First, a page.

Mineralogical and Microchemical Methods for the Characterization of High-Grade Banded Iron Formation-Derived Iron Ore
Brick Ramanaidou, Martin Wells, David Belton, Michael verrall, Chris Ryan, 2008. "Mineralogical and Microchemical Methods for the Characterization of High-Grade Banded Iron Formation-Derived Iron Ore", Banded Iron Formation-Related High-Grade Iron Ore, Steffen Hagemann, Carlos Alberto Rosière, Jens Gutzmer, Nicolas J. Beukes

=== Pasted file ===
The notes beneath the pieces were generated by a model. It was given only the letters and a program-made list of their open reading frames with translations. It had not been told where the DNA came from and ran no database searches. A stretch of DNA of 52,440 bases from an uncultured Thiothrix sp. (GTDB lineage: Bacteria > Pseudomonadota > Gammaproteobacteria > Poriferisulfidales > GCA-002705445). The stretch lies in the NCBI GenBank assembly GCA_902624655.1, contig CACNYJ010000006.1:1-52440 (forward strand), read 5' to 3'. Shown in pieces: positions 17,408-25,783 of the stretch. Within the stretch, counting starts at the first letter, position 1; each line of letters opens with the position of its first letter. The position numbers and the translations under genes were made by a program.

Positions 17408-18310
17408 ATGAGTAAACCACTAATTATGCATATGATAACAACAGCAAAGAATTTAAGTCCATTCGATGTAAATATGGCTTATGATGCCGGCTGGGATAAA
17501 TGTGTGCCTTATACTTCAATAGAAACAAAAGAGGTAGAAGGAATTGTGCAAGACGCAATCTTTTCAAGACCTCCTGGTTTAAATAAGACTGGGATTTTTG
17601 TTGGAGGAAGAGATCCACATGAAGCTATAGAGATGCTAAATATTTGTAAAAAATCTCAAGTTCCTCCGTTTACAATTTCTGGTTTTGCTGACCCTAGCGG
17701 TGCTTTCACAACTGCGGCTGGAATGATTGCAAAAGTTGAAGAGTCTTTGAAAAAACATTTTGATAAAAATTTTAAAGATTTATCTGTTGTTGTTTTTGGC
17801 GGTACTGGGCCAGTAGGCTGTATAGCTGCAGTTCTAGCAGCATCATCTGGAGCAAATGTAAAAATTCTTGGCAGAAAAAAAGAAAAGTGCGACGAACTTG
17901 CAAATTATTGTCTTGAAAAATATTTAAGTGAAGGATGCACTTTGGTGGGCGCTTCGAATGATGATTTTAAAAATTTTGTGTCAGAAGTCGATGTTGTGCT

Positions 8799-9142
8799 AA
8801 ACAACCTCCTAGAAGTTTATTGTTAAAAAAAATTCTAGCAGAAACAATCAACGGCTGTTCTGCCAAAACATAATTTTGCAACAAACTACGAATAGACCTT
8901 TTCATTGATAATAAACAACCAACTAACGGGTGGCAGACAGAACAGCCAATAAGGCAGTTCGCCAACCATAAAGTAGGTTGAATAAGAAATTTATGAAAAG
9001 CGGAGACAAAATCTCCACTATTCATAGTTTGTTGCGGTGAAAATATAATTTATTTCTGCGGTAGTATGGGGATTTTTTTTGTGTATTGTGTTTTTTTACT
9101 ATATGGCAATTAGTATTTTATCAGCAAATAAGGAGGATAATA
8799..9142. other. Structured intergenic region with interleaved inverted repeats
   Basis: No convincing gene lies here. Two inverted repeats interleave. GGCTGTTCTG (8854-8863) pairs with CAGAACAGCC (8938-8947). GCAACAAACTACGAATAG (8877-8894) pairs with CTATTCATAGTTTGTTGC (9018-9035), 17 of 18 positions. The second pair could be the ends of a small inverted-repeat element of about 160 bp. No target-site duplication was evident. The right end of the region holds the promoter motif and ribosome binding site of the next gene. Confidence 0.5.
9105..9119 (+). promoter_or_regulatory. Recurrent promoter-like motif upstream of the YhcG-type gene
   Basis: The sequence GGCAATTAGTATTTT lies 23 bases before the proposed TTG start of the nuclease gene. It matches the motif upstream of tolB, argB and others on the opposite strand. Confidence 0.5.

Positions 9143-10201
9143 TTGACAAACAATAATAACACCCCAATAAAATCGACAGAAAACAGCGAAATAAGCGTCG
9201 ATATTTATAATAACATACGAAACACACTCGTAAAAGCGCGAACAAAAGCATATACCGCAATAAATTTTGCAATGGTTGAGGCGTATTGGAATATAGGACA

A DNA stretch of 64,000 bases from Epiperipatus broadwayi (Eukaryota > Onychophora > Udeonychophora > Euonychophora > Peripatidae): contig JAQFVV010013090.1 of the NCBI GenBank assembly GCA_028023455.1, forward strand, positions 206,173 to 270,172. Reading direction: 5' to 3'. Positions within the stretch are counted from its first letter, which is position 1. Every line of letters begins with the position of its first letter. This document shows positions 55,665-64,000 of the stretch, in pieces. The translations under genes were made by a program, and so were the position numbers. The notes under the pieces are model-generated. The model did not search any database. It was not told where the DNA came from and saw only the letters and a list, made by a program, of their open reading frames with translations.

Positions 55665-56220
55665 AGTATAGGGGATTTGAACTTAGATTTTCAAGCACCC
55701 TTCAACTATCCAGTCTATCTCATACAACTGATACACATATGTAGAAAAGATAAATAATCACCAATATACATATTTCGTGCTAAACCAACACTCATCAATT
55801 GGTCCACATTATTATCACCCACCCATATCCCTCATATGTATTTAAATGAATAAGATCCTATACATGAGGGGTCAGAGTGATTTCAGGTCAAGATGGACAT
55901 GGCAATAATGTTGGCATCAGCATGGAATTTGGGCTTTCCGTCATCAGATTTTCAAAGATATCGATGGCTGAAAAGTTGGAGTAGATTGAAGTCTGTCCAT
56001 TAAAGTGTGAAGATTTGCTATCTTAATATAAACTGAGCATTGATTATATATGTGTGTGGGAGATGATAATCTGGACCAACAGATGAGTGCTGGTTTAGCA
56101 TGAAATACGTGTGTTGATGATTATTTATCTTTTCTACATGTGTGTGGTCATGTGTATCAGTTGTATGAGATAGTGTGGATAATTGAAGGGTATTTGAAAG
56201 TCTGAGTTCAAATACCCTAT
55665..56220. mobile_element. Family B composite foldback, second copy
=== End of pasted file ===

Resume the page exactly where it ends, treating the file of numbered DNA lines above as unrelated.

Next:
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A range of techniques has been applied to the mineralogical and microchemical characterization of high-grade iron ore hosted by banded iron formation (BIF), including reflectance spectroscopy, X-ray diffraction, Raman spectroscopy, scanning electron microscope, electron microprobe, and proton induced X-ray emission analysis (PIXE). These tools provide key physicochemical properties of the main ore minerals, such as magnetite, kenomagnetite, maghemite, hematite, and goethite, which in turn determine the grade of the deposit and its economic viability. For instance, current automated HyLogging™ systems, based on reflectance spectroscopy, provide quick and objective measurements of hematite, goethite, and gangue mineralogy on large volume of cores and drill chips. X-ray diffraction used on powders offers a full account of the bulk mineralogy of the sample as well as aluminum substitution in the structure of hematite, goethite, and maghemite. On the other hand, Raman spectroscopy provides in situ iron oxide mineralogy and cation substitution at the thin section scale. In situ microchemical analyses, using scanning electron microscopy, electron microprobe, and PIXE, emphasize the mineralogical relationship and distribution of deleterious elements such as P, Al, and Si that underpins the development of downstream processing methods for assessing upgradability and exploitation of iron ore deposits.